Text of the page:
In the past four or five days, a couple of pieces of information have developed around Covered California projects. The first is relatively easy to reference and encapsulate and certainly has the most immediate impact on public lbraries (as well as on anyone else seeking to access Covered California's website):
This Friday, November 22, through next Monday morning, November 25,the Covered California site will be offline. This press release came to all subscribers on Friday, November 15, and is also on Covered California's news tab as the lead story, but just in case it passed your library by, here is the full text.
A bit more complicated is a program that seems to have been communicated to some in the Covered California stakeholder community but which many libraries are now hearing in bits and pieces. Covered California has created a two-page flyer, titled "Partnering with Your Library," which has been circulated at least to those insurance brokers and other community members who have undertaken the grant funded "health marketplace assister" certification program. The flyer advertises the week of December 2 through 7 as a time when concerted effort should be made to do outreach to those who need health insurance through public libraries. So far, it does not appear that anyone on the library side suggested or agreed to this scheduling or that any communication was made to alert the library community to the conceptual development before the release of this flyer. However, some libraries are indeed receiving calls from assisters wanting to plan programs or other contact points within the local public library in keeping with the message the flyer bears.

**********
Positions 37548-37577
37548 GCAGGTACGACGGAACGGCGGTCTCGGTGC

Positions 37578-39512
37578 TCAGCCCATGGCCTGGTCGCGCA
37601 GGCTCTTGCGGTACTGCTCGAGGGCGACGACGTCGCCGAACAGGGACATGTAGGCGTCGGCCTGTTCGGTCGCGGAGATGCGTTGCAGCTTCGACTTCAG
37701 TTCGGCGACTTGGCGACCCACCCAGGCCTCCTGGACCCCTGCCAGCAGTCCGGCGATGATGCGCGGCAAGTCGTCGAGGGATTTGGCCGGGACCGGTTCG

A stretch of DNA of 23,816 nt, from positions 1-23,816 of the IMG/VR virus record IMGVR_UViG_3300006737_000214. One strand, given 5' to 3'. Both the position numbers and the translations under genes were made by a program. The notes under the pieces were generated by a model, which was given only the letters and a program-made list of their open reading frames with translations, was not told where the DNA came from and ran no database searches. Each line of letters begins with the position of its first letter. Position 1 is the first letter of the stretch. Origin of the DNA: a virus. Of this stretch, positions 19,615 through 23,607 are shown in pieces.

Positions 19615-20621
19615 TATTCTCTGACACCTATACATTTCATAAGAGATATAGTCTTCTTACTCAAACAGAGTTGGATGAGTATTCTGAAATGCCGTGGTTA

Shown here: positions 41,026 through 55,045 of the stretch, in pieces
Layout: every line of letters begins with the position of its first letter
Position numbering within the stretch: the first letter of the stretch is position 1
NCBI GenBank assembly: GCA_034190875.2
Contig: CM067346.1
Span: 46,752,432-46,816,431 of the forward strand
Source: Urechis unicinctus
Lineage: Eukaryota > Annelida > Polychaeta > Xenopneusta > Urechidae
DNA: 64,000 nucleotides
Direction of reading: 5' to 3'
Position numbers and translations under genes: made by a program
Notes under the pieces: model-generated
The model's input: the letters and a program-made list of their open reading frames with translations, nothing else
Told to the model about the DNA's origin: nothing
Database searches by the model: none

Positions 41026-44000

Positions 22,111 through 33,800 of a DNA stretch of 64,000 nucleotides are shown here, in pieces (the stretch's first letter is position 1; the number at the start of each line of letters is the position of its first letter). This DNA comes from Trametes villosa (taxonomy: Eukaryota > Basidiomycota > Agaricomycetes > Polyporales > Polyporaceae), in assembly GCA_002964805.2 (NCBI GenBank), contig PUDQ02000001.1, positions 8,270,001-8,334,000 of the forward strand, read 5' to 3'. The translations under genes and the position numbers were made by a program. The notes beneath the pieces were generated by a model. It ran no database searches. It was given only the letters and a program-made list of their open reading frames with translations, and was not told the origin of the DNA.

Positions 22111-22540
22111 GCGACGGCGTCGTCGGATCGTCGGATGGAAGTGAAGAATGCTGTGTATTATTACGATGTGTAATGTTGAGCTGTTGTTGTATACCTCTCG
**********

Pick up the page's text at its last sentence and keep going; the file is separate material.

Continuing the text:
So, what to do? First, make sure that your library's administration is apprised of such calls and that whatever your local policies may be concerning partnerships (which this program is designating itself in the Covered California Outreach and Education site) are applied. Next, be sure to cultivate the would-be partner as a potential asset in your library's own enrollment access efforts. However, given the brief window of planning time we have been given, it may well be that accommodating a prospective partner's outreach effort with space, program marketing or even access to group technology points for the first week of December just isn't feasible. In any case, this becomes a real opportunity to educate those involved with a specific program with how the public library can and can't partner and what all is entailed in a library partnership.
A challenge? Yup! And definitely a golden opportunity as well!